, if VTPh1 − VTPh2 < 0, , if VTPh1 − VTPh2 > 0.

From this proposition, and the fact that the threshold voltages are fixed and determined at manufacturing time, it follows that every SRAM cell has a fixed powerup state under noise-free conditions. Ideally, the threshold voltage of identically designed transistors (such as P1 and P2 ) is equal. However, since VT h is a parameter that arises from a physical process, it is never entirely deterministic, but it has a stochastic term due to the uncertainties in the manufacturing process. In fact, threshold voltages are, as many other physical quantities, assumed to be normally distributed random variables12 . The following proposition follows directly from Proposition 3 and the fact that VTPh1 and VTPh2 of every SRAM cell are independently drawn samples from the same normal distribution. Proposition 4. Under noise-free conditions, the fixed powerup state of a random SRAM cell is a uniformly distributed random variable. Moreover, the powerup states of distinct SRAM cells are independent. So far, any noise during powerup has been ignored. However, at temperatures above absolute zero, there will always be some amount of thermal noise on the voltages in the SRAM cells, with the noise amplitude increasing with temperature. The noise in the SRAM cell is generally modeled as an additive Gaussian noise voltage and is denoted as Vnoise . This extends Proposition 3 to: 11

12

Complementary Metal-Oxide-Semiconductor or CMOS is the most widely used semiconductor technology used in all contemporary digital devices. It uses Metal-OxideSemiconductor Field-Effect Transistors or MOSFETs. We consider common sixtransistor SRAM cells, two transistors per inverter and one transistor to implement an access switch. This actually follows from the Central Limit Theorem in statistics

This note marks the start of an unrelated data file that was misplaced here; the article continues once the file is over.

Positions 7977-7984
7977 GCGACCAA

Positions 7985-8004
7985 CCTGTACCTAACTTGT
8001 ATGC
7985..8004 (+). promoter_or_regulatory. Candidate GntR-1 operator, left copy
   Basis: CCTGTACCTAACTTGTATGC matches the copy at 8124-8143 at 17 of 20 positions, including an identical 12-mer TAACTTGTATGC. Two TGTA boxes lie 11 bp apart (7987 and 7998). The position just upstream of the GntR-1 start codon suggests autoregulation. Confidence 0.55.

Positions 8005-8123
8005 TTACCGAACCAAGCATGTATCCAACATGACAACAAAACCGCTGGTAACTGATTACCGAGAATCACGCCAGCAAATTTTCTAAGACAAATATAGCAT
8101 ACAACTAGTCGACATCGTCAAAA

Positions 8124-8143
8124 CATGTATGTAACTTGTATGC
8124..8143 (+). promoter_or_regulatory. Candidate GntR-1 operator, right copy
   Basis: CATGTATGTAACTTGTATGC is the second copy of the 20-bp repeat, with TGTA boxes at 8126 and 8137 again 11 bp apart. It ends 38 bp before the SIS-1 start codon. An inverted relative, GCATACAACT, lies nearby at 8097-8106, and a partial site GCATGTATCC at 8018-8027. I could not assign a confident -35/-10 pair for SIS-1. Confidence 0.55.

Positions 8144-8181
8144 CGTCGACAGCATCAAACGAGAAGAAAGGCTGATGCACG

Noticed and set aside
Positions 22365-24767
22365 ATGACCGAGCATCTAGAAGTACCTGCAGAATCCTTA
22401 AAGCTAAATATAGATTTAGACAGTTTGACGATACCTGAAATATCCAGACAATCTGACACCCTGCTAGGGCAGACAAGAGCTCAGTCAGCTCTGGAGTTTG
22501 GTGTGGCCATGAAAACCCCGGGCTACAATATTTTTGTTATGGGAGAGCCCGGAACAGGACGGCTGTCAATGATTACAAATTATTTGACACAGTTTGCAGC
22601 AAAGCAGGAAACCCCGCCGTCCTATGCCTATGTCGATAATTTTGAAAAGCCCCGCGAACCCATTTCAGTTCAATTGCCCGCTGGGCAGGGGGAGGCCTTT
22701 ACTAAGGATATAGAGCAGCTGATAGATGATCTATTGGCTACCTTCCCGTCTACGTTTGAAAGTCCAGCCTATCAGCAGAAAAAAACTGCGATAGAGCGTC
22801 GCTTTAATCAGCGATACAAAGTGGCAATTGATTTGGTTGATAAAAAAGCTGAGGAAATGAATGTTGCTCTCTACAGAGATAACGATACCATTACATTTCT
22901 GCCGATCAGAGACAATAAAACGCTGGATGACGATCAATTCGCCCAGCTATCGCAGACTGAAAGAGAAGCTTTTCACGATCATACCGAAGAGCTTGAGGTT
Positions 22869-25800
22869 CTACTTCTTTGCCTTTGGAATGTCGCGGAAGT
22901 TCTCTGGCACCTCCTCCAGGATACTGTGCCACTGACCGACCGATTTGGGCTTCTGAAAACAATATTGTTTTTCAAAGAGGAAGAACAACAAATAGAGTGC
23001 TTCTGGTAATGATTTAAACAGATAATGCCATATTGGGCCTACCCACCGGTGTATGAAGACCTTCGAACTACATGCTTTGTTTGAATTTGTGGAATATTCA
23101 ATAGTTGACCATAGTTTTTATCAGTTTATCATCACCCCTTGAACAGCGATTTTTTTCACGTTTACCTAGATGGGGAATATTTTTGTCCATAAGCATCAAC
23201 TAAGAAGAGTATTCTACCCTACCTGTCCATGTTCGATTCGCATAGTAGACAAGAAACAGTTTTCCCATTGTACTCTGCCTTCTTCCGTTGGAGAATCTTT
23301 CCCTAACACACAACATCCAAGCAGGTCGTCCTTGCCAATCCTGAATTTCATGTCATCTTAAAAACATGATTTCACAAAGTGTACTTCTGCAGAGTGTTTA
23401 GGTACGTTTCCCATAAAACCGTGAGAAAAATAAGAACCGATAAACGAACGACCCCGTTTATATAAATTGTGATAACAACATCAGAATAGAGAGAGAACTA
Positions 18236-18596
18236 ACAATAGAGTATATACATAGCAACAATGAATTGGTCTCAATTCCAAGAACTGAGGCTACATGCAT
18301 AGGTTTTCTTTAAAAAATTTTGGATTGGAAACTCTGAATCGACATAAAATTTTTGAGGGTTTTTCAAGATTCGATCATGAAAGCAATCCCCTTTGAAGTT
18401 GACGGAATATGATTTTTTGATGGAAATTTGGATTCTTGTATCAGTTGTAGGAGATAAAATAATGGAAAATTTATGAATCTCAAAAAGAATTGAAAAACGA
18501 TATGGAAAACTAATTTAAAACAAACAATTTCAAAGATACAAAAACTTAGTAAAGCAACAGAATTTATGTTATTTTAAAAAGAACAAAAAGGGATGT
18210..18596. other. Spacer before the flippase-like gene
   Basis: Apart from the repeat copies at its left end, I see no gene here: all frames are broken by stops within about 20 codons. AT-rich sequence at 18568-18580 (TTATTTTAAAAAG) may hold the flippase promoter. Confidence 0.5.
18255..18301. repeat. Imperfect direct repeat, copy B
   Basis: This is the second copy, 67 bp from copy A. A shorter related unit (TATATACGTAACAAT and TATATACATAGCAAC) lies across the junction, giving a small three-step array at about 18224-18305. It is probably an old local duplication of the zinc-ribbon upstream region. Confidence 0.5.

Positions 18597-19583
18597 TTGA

12

Proposition 5 (Noisy powerup state of SRAM cell). The noisy powerup state of an SRAM cell is determined by the difference in threshold voltage between the left and right p-channel transistors P1 and P2 , and the noise voltage Vnoise , in the specified cell at the time of powerup: ( Noisy powerup state = ’0’ , if VTPh1 − VTPh2 < Vnoise , Noisy powerup state = ’1’ , if VTPh1 − VTPh2 > Vnoise , with Vnoise a random variable. Vnoise is drawn independently for every cell from 2 the normal distribution N (0, σnoise ) and drawn again every time the cell is pow2 ered up. σnoise is determined by the absolute temperature of the SRAM cell. If it is assumed that the noise-free powerup value, as specified by Proposition 3 is the correct response, the presence of noise can induce bit errors in the SRAM PUF responses. In Theorem 2, these bit errors are represented by the random noise vector e(x) that is added to the noise-free powerup values contained in M(x) . The probability of such a bit error occurring for a single cell is given by: pe = P r[Noise-free powerup state 6= Noisy powerup state] = P r[sgn(VTPh1 − VTPh2 ) 6= sgn(VTPh1 − VTPh2 − Vnoise )] (x)

= P r[ei

(x)

= 1, with ei

∈ {0, 1} the ith bit of e(x) .]

Because Vnoise is drawn independently for every SRAM cell, possible bit errors occur independently in distinct cells. To complete the proof sketch, the parameters (`, m, δ, q, µ) of an SRAM PUF can be determined following the theoretical description above: – The values ` and m are design parameters of the SRAM memory. Mind that the size of the memory (and hence the implementation cost) rises linearly in m, but exponentially in `. – From Proposition 4 it follows that the theoretical min-entropy in one SRAM bit bit PUF response is 1 SRAM cell or µ = m response , even if the whole SRAM is queried (q = 2` ). – An upper bound to the number of bit errors in an m-bit response, δ, relates to the bit error probability pe . According to the Chernoff bound, P r[more than δ bit errors] decreases exponentially for increasing δ if pe < 12 . In practice, some upper bound for P r[more than δ bit errors] is fixed13 which determines δ. In [19], these theoretical values were experimentally verified. Experimental results. In [19] an SRAM PUF was constructed on an FPGA. The performed experiments indicate that the bit error probability of the response 13